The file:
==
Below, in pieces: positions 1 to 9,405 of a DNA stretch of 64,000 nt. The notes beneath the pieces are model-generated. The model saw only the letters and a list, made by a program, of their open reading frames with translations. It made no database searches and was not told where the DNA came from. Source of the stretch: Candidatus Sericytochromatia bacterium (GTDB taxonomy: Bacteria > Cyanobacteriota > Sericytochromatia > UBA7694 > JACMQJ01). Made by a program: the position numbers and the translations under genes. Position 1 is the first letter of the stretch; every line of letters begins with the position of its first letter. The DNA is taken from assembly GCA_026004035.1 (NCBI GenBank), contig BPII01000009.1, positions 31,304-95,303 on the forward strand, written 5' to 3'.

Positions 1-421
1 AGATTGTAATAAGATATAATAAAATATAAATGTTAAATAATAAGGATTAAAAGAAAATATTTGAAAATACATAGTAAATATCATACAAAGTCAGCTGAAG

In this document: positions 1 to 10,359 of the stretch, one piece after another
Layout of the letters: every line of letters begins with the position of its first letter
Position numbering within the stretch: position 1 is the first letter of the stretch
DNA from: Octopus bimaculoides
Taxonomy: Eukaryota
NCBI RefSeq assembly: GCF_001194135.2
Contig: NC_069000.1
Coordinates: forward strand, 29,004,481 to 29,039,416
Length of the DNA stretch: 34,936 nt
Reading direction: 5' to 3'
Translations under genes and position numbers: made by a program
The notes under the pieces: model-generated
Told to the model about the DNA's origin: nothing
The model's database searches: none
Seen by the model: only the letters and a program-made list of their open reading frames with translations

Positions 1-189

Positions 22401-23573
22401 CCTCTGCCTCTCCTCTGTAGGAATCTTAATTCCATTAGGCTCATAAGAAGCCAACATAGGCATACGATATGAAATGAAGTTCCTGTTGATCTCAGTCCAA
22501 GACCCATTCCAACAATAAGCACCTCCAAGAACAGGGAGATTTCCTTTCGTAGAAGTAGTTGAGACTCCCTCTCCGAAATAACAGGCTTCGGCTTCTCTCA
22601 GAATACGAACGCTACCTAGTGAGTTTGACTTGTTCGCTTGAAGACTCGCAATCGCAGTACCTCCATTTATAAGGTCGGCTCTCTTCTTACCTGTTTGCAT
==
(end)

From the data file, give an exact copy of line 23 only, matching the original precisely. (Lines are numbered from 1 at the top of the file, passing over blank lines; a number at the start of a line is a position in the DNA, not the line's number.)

22601 GAATACGAACGCTACCTAGTGAGTTTGACTTGTTCGCTTGAAGACTCGCAATCGCAGTACCTCCATTTATAAGGTCGGCTCTCTTCTTACCTGTTTGCAT